Activist & Musician Madame Gandhi On Girl Power, Feminism & Menstrual Stigma


You may be familiar with her name, or at the very least you are familiar with her work and activism. Kiran Gandhi often goes by the name Madame Gandhi and is a musician who has worked with M.I.A and who also made headlines around the world during the London Marathon in 2015 because of her bold statement about menstrual stigma.

Instead of wearing a tampon during the run as expected Kiram decided to “free bleed” to call attention to the issue of menstruation, not simply to be controversial for controversy’s sake, but to break down barriers around periods. She wanted people to know that there are women who are denied access to menstrual hygiene products in places where they are highly taxed and sometimes classed as “luxury goods” rather than necessities.

And elsewhere around the world, especially in developing countries that are ruled by conservative cultures and governments, a woman or a girl having a period means she is forced to stay home from school, from work and not participate in public life. This can have a compounded long-term financial effect on her future, all because of a perfectly natural and normal bodily process.

Thankfully there is a movement made up of worldwide activists, organizations and various campaigns designed to collectively break down the stigma that has existing around a woman’s period for far too long. And Madame Gandhi is one of the activists raising her voice for the cause. In an interview with Paper Mag, she talked about her work in this area, and also opened up about other feminist issues.


She headlined a recent event called ‘F*** Rape Culture’ for GRLCVLT where she performed a collection of speeches from Roxanne Gay’s ‘Bad Feminist’ novel, and ‘The Feminist Utopia’. When discussing her thoughts on feminism, Kiran says her menstrual stigma activism, rape culture and the rise of feminine energy is all part of her passion for the movement.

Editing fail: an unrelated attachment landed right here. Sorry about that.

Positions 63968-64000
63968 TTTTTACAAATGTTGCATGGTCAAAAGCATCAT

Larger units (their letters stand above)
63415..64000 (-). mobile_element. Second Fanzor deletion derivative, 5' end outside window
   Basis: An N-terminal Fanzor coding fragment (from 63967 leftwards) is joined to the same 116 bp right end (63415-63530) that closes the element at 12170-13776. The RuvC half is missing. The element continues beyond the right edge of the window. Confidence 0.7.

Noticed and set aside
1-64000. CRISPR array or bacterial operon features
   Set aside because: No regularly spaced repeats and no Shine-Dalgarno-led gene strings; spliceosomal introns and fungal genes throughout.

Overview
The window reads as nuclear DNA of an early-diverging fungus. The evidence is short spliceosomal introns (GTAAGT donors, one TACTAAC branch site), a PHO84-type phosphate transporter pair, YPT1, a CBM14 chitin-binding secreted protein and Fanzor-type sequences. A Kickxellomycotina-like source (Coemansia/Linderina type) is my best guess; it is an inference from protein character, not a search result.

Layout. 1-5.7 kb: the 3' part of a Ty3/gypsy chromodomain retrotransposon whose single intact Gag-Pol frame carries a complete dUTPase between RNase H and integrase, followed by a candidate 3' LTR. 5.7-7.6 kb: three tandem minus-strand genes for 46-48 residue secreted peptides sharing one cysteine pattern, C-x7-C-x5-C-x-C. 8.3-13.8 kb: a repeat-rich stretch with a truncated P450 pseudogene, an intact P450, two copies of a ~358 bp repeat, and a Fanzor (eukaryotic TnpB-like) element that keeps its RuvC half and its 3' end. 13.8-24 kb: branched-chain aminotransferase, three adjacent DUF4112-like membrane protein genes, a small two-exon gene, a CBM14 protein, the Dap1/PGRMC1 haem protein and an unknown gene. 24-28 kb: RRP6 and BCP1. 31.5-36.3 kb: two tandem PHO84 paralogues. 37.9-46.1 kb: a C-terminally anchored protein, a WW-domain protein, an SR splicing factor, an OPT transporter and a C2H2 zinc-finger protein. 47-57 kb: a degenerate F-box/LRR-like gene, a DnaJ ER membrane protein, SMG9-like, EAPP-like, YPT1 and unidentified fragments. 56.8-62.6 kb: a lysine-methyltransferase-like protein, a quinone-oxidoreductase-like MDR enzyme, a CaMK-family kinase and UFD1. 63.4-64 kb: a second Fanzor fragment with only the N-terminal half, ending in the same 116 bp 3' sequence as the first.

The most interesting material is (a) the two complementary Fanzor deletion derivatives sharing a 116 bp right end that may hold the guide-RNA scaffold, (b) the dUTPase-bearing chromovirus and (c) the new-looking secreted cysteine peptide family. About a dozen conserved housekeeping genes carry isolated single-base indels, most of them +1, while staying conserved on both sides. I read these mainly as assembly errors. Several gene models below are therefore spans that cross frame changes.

“I’ve always been extremely inspired by not only feminism but women who look like me who are doing amazing things because that’s where I accessed my power from, even when I was young,” she says, adding that growing up the very narrowly-defined female characters portrayed in children’s media never interested her because they weren’t doing the “cool” stuff like the guys.

“Then when the Spice Girls came around and I was living in India it was such an awakening for me. I was like yes! They were cool and they were different. Their songs were awesome, their clothing was awesome, they talked about girl power, everything about [them] resonated and it felt so good. It made me want to be cool,” she continued.

She recalls how it was the Spice Girls who gave her a lot of confidence and how they inspired her to want to do something for the younger generation of girls when she was older.

“My brand of feminism has been a lifelong journey but really it was really it was only after my experience at Harvard doing my MBA and having this rigorous training to find and own my own voice. Then being given a megaphone after the London Marathon did I really step into my own shoes and decide I’m going to do this,” she said.


Representation is a big deal for many of us feminists today, and for a musician and activist like Kiran, she recognizes how celebs like Beyonce and the aforementioned Spice Girls really do have the power to elevate topics in massive ways.

“I think now Beyonce stepping into her shoes and using this megaphone to make ‘Lemonade’, is the definition of what I call ‘3D Femininity’, which is experiences of love and life and sex and being powerful and a boss. It is very female to do both: to say, I am a mother and in control and a boss of this group of people, but I also know how to be vulnerable and allow myself to give and be in love and get hurt and all of that,” she said.